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dc.contributor.supervisorTenuta, Mario (Soil Science)en
dc.contributor.authorWelsh, Catherine M.
dc.date.accessioned2007-03-28T13:12:06Z
dc.date.available2007-03-28T13:12:06Z
dc.date.issued2007-03-28T13:12:06Z
dc.identifier.urihttp://hdl.handle.net/1993/312
dc.description.abstractA concern with organic farming is for the depletion of soil phosphorus. The objectives of this study were to determine which organic management systems deplete soil phosphorus and whether arbuscular mycorrhizal fungi (AMF) could assist crops in taking up phosphorus in these systems. The research site was a 14 year-old study at Glenlea, Manitoba, having 3 different 4-year rotations under organic and conventional management: forage-grain ± manure-compost, grain-only, and a restored tall grass prairie. The modified Hedley procedure revealed organic systems to have lower concentrations of labile phosphorus than conventional but recalcitrant fractions did not differ (P < 0.05). Nitrogen was limiting in the organic grain-only rotation; phosphorus in the organic forage-grain. Mycorrhizal colonization as arbuscules was higher in organic than conventional systems (P < 0.05). To prevent phosphorus limitation, we suggest high-export organic rotations be balanced with sufficient rates of manure-compost and AMF maintained to help with phosphorus absorption.en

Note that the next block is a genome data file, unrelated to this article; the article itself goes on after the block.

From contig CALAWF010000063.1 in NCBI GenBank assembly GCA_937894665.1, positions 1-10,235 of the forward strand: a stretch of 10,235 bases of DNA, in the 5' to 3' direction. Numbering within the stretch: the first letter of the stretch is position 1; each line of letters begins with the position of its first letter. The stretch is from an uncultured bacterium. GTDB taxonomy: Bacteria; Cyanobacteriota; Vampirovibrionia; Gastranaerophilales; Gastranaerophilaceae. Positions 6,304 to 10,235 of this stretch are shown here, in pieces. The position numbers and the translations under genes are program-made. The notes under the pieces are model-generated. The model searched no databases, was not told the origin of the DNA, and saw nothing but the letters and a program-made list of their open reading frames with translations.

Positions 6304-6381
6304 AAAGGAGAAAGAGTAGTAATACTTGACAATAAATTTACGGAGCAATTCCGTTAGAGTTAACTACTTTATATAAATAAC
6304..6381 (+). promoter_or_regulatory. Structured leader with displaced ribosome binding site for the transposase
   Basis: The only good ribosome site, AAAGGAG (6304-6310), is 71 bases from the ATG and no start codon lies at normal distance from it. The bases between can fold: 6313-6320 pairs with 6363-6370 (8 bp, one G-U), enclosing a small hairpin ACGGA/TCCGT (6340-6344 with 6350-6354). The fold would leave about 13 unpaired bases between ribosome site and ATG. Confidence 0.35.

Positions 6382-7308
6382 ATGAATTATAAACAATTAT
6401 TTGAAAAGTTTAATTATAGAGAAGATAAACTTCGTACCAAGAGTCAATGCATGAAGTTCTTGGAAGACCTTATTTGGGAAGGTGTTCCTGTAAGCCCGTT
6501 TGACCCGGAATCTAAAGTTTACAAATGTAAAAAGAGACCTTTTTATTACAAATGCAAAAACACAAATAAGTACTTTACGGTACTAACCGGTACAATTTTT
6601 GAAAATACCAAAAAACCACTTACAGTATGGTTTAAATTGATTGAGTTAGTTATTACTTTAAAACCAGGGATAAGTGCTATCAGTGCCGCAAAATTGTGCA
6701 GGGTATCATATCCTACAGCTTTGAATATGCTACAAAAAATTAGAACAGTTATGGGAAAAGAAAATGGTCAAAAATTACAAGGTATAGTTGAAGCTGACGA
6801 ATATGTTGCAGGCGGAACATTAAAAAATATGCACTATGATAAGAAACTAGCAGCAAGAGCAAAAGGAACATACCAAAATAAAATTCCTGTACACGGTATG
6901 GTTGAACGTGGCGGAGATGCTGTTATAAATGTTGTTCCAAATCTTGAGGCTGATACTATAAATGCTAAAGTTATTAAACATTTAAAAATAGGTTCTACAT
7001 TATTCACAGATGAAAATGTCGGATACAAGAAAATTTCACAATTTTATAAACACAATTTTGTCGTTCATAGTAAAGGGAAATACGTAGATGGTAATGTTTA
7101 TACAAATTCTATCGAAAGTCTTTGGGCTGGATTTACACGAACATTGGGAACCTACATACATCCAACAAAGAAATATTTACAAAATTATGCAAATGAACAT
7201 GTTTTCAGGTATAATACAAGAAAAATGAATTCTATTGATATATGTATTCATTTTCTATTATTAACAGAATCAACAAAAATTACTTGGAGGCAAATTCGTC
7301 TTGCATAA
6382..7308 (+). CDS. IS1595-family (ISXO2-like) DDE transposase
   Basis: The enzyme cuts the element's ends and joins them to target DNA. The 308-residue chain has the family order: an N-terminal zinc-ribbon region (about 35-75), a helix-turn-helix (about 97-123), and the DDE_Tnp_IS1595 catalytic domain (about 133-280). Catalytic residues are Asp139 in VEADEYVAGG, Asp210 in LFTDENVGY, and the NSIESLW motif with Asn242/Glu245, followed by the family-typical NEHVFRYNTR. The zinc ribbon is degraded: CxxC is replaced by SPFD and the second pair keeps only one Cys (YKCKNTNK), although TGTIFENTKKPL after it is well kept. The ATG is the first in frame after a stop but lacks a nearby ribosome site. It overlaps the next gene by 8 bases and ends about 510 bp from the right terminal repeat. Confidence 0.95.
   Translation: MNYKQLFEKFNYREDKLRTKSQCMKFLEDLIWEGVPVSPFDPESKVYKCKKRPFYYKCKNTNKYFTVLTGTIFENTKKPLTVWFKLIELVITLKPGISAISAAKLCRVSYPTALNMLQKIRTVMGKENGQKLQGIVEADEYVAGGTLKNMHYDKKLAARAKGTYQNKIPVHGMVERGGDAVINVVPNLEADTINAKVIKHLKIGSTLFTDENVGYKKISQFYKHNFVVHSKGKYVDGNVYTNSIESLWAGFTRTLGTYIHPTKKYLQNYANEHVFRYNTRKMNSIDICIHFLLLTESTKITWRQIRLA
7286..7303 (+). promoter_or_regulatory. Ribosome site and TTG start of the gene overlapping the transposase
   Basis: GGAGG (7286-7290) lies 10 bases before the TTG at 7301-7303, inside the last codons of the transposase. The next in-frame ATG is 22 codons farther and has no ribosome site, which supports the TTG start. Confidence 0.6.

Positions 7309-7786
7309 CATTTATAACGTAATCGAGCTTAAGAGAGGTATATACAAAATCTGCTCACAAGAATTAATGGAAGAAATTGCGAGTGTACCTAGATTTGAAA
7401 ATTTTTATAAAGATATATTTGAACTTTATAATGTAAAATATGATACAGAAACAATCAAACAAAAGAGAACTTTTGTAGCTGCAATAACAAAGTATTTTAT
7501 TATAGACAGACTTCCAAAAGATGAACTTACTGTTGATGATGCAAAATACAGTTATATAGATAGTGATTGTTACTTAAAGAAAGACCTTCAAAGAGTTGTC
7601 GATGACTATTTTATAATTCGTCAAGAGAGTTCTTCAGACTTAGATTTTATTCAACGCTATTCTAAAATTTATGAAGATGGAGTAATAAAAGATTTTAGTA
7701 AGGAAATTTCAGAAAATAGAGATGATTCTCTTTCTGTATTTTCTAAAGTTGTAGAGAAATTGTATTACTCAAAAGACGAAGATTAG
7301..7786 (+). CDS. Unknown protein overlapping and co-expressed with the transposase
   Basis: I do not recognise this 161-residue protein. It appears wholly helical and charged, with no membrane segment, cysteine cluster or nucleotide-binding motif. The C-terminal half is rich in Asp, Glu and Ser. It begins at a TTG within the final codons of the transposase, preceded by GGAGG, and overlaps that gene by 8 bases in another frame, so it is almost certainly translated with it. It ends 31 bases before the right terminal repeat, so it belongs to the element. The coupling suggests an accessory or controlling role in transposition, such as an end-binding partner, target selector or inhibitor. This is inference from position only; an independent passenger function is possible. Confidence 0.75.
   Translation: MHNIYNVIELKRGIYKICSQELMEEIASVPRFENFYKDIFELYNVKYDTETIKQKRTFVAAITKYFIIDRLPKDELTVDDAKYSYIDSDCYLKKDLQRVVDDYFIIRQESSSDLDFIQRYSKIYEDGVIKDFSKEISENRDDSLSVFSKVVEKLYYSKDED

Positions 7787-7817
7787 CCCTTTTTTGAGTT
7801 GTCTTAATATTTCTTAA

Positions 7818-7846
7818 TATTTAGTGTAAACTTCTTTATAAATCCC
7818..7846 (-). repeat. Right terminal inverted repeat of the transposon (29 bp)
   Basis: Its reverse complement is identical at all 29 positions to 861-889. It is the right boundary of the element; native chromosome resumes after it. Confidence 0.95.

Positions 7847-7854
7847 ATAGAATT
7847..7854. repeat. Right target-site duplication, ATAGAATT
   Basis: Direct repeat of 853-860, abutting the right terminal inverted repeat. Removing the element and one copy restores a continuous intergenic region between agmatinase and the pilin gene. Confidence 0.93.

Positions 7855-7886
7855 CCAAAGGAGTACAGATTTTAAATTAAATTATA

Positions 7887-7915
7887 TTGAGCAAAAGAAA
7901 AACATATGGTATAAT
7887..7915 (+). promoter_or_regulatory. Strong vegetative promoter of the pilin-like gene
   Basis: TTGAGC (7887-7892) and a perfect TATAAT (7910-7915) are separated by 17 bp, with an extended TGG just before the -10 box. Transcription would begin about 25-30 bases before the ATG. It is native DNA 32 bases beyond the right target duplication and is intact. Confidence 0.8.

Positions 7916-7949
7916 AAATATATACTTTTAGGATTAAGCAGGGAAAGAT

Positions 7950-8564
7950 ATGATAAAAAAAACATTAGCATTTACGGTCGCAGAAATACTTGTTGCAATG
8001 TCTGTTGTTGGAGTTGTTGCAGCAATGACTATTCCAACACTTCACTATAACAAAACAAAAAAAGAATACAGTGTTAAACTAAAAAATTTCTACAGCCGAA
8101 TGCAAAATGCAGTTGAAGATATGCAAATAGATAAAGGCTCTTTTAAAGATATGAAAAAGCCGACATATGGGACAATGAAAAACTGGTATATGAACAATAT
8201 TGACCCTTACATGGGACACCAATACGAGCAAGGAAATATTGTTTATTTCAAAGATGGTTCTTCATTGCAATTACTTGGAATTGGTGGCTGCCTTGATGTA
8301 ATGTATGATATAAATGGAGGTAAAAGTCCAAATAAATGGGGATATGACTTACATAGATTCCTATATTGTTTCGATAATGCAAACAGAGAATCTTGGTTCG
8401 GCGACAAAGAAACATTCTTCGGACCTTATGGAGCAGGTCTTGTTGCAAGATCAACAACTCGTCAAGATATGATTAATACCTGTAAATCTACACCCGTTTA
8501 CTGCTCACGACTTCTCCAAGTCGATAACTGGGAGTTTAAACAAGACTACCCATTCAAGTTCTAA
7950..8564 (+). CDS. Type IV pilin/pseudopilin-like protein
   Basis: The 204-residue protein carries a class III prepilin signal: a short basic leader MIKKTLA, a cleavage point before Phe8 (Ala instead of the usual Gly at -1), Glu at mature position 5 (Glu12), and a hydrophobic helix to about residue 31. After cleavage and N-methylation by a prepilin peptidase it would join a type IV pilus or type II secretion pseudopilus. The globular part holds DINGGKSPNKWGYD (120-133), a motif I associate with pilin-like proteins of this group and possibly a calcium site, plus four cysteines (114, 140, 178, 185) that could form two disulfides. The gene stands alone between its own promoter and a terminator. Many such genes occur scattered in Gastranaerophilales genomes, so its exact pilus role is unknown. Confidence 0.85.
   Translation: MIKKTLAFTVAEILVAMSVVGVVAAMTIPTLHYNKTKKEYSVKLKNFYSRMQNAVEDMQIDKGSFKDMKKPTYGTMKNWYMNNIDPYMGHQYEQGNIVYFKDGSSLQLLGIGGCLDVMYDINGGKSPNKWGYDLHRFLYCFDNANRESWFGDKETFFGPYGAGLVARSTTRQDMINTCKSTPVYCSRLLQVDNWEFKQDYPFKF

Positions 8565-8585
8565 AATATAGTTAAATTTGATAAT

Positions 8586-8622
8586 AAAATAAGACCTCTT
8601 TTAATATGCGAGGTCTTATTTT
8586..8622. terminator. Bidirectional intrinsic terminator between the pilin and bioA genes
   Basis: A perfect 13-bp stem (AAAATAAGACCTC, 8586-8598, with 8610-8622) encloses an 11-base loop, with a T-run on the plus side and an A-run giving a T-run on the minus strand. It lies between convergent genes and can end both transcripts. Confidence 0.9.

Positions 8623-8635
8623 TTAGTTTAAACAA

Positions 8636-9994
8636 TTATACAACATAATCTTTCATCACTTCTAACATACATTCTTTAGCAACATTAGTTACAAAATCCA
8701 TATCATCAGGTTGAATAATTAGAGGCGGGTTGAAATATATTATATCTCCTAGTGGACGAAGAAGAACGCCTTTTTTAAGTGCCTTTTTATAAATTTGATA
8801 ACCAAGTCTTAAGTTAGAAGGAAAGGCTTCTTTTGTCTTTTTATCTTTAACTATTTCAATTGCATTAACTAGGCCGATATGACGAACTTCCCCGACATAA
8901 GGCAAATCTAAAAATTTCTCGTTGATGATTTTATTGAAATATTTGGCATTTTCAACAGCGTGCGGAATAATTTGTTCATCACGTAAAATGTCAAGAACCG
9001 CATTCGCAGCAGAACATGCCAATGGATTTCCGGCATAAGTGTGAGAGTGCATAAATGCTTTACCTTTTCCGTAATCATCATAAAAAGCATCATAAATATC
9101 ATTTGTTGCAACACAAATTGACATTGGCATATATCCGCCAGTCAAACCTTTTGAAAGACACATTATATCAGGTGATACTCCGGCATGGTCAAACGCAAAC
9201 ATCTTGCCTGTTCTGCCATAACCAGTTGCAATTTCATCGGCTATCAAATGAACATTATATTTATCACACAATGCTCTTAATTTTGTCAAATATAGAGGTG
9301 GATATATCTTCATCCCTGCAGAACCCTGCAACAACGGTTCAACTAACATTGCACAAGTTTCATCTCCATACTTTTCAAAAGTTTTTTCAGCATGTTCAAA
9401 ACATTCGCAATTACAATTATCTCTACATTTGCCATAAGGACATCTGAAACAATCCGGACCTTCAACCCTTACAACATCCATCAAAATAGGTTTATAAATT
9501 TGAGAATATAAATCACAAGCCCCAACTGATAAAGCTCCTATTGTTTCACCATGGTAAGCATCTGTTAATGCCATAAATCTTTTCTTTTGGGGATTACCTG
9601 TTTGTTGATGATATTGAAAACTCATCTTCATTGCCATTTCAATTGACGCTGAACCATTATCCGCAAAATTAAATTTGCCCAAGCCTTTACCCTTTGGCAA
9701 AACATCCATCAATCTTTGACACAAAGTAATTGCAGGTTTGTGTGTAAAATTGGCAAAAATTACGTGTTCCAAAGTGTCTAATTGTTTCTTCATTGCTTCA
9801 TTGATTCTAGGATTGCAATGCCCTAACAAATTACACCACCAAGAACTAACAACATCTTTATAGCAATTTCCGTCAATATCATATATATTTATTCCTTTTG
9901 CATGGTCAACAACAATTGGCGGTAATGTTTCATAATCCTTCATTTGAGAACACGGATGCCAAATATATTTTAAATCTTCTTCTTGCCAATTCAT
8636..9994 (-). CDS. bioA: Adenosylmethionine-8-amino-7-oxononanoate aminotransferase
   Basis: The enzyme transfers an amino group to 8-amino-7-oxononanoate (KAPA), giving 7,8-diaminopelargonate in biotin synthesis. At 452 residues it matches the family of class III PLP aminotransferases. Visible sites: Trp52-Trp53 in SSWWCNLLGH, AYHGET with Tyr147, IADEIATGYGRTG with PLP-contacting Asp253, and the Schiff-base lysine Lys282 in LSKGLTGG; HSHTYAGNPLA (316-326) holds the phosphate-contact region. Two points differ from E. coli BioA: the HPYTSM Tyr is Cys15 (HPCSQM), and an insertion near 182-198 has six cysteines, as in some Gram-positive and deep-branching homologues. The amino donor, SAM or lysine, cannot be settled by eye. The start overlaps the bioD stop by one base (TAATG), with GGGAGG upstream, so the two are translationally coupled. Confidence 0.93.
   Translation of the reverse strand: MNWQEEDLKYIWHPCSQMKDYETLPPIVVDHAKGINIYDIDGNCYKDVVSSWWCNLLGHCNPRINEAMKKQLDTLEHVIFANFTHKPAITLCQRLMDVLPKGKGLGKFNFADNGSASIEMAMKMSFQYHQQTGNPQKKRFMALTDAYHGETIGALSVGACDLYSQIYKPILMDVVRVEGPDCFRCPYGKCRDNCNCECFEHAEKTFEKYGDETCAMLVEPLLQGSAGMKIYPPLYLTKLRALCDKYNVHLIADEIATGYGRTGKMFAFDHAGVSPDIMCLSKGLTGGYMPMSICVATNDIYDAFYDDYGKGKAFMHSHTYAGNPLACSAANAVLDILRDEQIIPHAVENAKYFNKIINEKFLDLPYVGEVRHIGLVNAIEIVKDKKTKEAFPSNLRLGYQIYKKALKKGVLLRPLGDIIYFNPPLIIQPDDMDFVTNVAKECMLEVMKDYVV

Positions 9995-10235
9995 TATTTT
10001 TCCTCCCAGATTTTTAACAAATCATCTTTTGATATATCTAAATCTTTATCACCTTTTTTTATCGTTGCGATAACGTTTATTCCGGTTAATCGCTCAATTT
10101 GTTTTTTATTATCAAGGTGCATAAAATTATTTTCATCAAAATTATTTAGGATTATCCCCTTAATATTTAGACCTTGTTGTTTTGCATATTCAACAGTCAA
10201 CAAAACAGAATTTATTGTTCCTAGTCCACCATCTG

dc.format.extent1174378 bytes
dc.format.mimetypeapplication/pdf
dc.language.isoengen_US
dc.rightsinfo:eu-repo/semantics/openAccess
dc.subjectHedleyen
dc.subjectextractionen
dc.subjectsporeen
dc.subjectarbusculeen
dc.titleOrganic crop management can decrease labile soil P and promote mycorrhizal association of cropsen
dc.typeinfo:eu-repo/semantics/masterThesis
dc.typemaster thesisen_US
dc.degree.disciplineSoil Scienceen_US
dc.contributor.examiningcommitteeEntz, Martin (Plant Science) Flaten, Don (Soil Science) Grant, Cynthia (Agriculture and Agri-Food Canada)en
dc.degree.levelMaster of Science (M.Sc.)en_US
dc.description.noteMay 2007en


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